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Boosting Sales Qualified Leads on Your Enterprise Website: The Winning Formula

Your product is highly regarded by your initial customer base. You have identified your target audience and devised customized advertising strategies to reach them. Although your website receives traffic according to Google Analytics, these visitors are not converting into leads.

To convert website visitors into leads, a strategic narrative plays a vital role.

A useful exercise in developing this narrative is the "Who/Why/What/How" positioning exercise. This exercise aids in crafting a compelling company story that effectively communicates your company vision and product offerings to your audience.


To create a compelling company story, consider the following questions:

  1. Who are your target customers?

  2. Why are they visiting your website?

  3. What information does your target audience seek before making a purchase?

  4. How do customers become aware of your product?

Answering these questions enables the strategic development of a compe


lling company story that unifies various aspects of your organization and conveys a powerful narrative about your business. Let's explore each question in more detail.

Who Are You Selling To? For example, one of our clients is a newly funded company that sells sales automation software. Instead of targeting all companies with a sales team, we narrowed down the market segments. We focused on US-based companies with over 1,000 employees and a sales team of more than 20 representatives, as well as high-growth technology companies with 100 to 250 employees and at least 10 people on their sales team.

Segmenting the market had three significant advantages:

  1. Identifying specific requirements of each group.

  2. Identifying target segments where our client can effectively compete.

  3. Identifying segments that can be targeted at a later stage.

Once you identify your target segments, it's crucial to thoroughly understand your ideal buyer. While the final sign-off often rests with the C-suite, research shows that 81% of non-C-suite individuals have influence over purchase decisions. Directors and managers ty


pically conduct the research phase, preparing requests for proposals (RFPs) and evaluating competitors.

Why Is This Person On Your Website? The "why" differs for researchers and final decision-makers. Researchers visit your site to learn about your product and compare features and benefits of different options. On the other hand, final decision-makers are primarily interested in the high-level benefits your product or solution offers. They want to know how it will help their company win more deals and streamline processes. Typically, decision-makers don't have time to delve into each feature, so it's important to emphasize the high-level benefits while providing easy access to feature-specific information on your website.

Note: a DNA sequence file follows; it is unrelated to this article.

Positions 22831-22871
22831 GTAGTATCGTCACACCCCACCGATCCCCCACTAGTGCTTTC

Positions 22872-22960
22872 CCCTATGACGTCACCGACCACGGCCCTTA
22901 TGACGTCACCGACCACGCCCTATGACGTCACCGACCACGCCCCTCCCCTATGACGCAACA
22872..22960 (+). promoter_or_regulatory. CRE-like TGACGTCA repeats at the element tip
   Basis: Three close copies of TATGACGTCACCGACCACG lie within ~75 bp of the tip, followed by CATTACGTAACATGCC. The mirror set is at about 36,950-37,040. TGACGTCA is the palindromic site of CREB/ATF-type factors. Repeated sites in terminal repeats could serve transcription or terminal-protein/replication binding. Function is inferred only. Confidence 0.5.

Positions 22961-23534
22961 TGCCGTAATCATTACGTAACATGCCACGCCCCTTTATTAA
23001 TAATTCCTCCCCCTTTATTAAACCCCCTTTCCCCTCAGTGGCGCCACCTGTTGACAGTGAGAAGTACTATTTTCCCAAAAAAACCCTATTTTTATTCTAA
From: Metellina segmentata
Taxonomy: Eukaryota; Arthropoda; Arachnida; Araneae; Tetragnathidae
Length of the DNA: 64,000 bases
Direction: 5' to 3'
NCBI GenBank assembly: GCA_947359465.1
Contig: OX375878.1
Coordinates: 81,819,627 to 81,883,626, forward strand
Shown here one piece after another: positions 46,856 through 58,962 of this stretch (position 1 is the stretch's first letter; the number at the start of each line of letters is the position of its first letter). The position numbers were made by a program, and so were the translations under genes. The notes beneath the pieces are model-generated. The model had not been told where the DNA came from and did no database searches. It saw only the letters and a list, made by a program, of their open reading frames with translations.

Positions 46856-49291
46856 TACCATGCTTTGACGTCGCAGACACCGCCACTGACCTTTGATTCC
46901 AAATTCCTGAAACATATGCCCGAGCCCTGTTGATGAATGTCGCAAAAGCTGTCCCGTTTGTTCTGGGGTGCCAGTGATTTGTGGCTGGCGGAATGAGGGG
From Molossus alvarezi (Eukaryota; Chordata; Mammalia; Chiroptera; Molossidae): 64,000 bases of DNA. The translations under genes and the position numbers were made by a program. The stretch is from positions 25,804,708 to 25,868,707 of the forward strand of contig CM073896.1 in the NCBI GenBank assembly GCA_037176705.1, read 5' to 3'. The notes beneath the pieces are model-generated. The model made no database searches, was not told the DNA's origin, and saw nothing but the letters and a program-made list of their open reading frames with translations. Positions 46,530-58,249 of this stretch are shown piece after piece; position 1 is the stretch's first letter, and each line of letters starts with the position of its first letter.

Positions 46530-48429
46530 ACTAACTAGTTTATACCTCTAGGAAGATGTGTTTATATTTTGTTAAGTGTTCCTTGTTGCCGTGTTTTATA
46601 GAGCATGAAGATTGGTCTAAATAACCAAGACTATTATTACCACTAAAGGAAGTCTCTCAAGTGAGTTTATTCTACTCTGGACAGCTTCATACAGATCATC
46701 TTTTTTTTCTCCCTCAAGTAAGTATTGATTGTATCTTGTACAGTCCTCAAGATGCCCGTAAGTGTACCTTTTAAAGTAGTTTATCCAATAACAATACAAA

What Product or Solution Information Does Your Target Audience Need To Know About Before Purchasing? Before making a purchase decision, people compare options against specific criteria. Your website should address these evaluation criteria in the right order. By understanding your ideal customers' evaluation process, you can focus on providing the necessary information on your website and tailor it to their needs.



How Do Customers Hear About Your Product? Understanding the channels that bring traffic to your website is essential. This knowledge helps identify the most effective channels for driving traffic. For instance, if someone arrives at your website through a Google search, they may be researching sales automation software, evaluating vendors, or exploring the technology behind your solution. By analyzing traffic sources, you can make informed decisions about optimizing your website.

For example, we discovered that many visitors arrived via various social media profiles, but they were not converting into leads. It indicated that social media visitors might not be inclined to sign up for demos or product walk-throughs. In response, we adjusted the call to action to encourage social media visitors to subscribe to our client's blog.

Quick Recap: To create a captivating company story that motivates site visitors to take desired actions, it's crucial to understand:

  1. Who is visiting your site?

  2. Why are they


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